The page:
For any member of the media to deny equal access to competing candidates.
These two laws will cut the control the Financial elite have on our government by leveling the playing field. You will have just as big as a voice with your representative as the big box retailer that resides in your town. Simply, it will end the Crony-Capitalism that is strangling our economy.
I encourage all my fellow Tea Partiers to join Occupy Wall Street protesters in their non-violent, peaceful protests and together demand that the Government be returned to the people. After all, this is precisely what the Tea Party was intended to be before it was taken over and marginalized by the establishment politicians.

* *

And we’re deep into John Robb territory…

What do you think? Do the parallelisms strike you, or the oppositions — or, perhaps, both?

FWIW, Cath’s Sembl version of my game looks like it is going to be a beautiful steampunk affair…

25 thoughts on “Tea Party and / or Occupy?”

  1. Whoever wrote that for FedUpUSA is a useful idiot.
    The OWS mob was organized by Communists such as International ANSWER and the Communist Party. They don’t want a return to Constitutional principles of limited government and self responsibility. They want government to take over and run the economy and give them “free” stuff, like socialized medicine and a “living wage” when they do nothing to earn it.
    Anyone that allies with Communists is my enemy.

  2. Well, except that the Tea Party I belonged to realized quite early on that protests and mass gatherings were just the first step. They were fun, an effective attention-getting device, but there wouldn’t be much happening unless we buckled down and took the next step; figured out how to leverage our numbers and those who felt sympathy for our message.

    The message was pretty simple from day one – fiscal responsibility, strict Constitutionality and free markets. (Real free markets, not the crony capitalism which seems to anger both sides of the political spectrum.) THAT was what united us, anything else was quibbling over details.

    So we looked around, and realized that taking over the local Republican caucus was a good starting place. We did briefly consider the Dem caucus, too, but reluctantly conceeded that the chances were better with the Republicans. And to support candidates running for local offices who supported the basic principles, and to support those running in other districts, or states as well. Get out the vote, talk to friends, blog, try and educate the local media, join email newsletters, contribute what you can, when you can. Essentially, become the ‘kingmakers’- that block who can make or break a political candidate.

    All that was a great deal more effort than a single protest, even one extended over days or weeks. The process was a lot less visible, and took months to achieve. I honestly don’t think you can say that the GOP took over the Tea Party – Tea Party elements have taken over the GOP. To the absolute horror of the long-time establishment GOP, I might add.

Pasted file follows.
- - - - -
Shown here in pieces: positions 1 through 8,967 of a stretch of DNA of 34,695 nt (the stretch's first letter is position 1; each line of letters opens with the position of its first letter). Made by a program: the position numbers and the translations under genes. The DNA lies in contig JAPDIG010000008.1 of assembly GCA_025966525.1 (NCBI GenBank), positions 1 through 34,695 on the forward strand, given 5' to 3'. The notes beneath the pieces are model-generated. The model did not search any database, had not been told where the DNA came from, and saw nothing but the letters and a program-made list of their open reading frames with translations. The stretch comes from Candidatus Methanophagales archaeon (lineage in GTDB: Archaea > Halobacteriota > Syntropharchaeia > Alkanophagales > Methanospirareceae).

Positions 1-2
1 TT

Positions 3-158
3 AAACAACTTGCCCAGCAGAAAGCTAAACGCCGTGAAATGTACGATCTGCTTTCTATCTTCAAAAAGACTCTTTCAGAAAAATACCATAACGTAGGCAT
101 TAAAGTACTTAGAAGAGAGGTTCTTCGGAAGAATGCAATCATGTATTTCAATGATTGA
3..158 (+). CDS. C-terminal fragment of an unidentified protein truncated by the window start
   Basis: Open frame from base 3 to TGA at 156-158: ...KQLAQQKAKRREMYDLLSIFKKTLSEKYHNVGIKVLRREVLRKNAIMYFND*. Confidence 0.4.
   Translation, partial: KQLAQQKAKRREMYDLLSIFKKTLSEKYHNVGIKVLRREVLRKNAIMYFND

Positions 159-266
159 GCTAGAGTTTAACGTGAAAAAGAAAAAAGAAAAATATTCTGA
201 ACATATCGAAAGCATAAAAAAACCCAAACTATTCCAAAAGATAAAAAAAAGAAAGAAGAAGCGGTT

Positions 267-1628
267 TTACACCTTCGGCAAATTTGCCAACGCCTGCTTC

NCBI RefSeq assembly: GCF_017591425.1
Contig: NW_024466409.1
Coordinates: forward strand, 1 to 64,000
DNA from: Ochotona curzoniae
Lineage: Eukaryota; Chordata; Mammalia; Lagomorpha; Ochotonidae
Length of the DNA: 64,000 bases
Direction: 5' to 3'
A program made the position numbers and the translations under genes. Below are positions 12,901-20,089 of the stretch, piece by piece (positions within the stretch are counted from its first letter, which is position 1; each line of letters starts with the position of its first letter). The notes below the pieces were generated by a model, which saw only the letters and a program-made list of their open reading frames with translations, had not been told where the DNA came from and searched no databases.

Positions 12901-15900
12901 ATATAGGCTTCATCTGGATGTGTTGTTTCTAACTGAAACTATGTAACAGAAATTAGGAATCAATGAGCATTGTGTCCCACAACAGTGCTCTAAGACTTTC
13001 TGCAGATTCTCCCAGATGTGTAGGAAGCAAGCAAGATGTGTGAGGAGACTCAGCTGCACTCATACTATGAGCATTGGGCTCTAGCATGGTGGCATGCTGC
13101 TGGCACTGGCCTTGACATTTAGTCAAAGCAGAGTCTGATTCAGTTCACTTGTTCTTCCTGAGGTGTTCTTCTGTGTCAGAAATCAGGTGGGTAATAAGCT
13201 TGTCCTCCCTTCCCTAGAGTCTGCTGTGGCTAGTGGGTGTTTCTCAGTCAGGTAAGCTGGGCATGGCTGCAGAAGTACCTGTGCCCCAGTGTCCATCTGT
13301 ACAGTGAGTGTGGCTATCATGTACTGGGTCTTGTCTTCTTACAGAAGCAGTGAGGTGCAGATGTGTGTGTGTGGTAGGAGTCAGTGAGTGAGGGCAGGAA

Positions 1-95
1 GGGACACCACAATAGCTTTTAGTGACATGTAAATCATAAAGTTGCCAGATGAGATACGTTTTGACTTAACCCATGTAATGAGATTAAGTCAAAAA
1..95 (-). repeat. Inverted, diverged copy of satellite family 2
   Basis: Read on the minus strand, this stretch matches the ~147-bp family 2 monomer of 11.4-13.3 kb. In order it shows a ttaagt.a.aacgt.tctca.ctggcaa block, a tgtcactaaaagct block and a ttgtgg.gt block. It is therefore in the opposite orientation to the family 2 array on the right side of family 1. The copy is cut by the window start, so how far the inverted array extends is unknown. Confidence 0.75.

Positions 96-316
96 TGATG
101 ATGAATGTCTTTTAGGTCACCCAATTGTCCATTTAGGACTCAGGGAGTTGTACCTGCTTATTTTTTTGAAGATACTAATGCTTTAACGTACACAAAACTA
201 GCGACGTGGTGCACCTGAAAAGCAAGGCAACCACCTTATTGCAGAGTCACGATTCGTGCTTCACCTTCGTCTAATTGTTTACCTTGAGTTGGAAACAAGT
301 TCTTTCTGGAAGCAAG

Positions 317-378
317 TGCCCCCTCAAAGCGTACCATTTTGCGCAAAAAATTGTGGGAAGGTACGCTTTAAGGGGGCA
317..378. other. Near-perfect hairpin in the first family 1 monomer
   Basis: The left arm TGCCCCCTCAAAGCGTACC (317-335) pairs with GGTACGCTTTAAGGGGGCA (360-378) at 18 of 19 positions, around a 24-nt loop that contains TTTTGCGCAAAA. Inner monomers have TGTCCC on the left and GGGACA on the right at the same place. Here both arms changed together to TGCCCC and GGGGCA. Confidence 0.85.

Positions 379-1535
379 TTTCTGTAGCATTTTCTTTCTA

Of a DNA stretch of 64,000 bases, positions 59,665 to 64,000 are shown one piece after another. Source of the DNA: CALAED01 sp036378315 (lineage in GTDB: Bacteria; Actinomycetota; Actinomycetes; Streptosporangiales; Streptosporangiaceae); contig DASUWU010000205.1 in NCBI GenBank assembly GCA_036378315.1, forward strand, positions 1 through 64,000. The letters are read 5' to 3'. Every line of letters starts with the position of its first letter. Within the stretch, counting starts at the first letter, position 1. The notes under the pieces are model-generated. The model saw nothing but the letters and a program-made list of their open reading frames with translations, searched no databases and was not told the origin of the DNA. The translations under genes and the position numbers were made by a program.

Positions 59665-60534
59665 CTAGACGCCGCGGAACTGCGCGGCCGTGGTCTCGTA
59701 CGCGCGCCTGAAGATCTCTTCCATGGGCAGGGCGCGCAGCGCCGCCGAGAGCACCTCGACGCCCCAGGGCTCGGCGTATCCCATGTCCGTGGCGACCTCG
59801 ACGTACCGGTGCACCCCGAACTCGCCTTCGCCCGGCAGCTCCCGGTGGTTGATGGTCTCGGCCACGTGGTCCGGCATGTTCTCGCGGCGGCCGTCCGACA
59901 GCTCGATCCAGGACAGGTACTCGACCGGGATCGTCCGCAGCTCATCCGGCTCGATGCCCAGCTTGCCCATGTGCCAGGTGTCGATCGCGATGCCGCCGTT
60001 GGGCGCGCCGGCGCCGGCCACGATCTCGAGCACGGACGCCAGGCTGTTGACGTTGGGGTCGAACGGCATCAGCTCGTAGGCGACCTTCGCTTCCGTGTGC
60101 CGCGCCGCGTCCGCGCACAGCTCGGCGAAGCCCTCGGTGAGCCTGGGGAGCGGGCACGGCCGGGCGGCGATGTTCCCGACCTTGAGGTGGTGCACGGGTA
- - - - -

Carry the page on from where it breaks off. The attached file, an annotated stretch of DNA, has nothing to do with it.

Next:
Unless the OWS is willing to buckle down and actually do that work, they’ll be a media spectacle, no more. And taking a dump on a police car is about as much of a spectacle as it gets.

  3. OWS demands more government, more government control, more transfer payments, more debt, more bailouts.

    OWS are not demanding less interference in running their businesses. They are demanding that the government force somebody to hire them and to pay them a middle-class salary, even though they have no marketable skills above the minimum-wage level — and are too narcissistic and entitled to function even at that level, skills or no.

    They do resemble the Tea Party in exactly the same way the cattle brand resembles the award for meritorious pro-social behavior. Shrewd choice of analogy. And it’s no accident that the lefties think the two pieces of metal are identical because they both involve “marking bodies”, forsooth.

  4. Some of the things OWS is protesting are correct.

    Do not assume that everything they say is wrong, so say the opposite. It is not that simple.

    I read their demand list and I found I agreed with about 1/3 of it, but found most of it wrong or stupid.

  5. “Tea Party elements have taken over the GOP.” Here and there, bits and pieces. We need way, way more of that. We are just getting started in Chicago, which is truly the heart of darkness. The GOP in Illinois is among the worst in the nation, and in Chicago itself it is nonexistent, literally. A brownfield building site for the Tea Party. Even so, there are some truly superb people here, and some terrific candidates. I do not see OWS as a political movement. It is a medial phenomenon. Obama’s OFA, which I wrote about here, is a serious political machine. That is more like the Tea Party, centrally directed, but with lots of bottom-up effort and initiative. The GOP has zero in-house equivalent, at least in Illinois.

  6. I think the OWS movement is just the usual leftist astroturf- only with a focus group tested message intended to fool Tea Party friendly people into thinking they’re the same as the Tea Party, except without teh racism and h8.

    This is marketing, not a mass movement.

  7. Make that: Maybe SO.

    Attacking the government banking complex from both flanks (lecture go after the banks, eighties go after the government) may work out.

    Obama gets to pretend to support the protesters while being in the pocket if the banks. What a tough life. Maybe one day some of the lecture will wake up and figure out that their magic super-being in tue White House is, to paraphrase Johnny Rotten, not what he seems.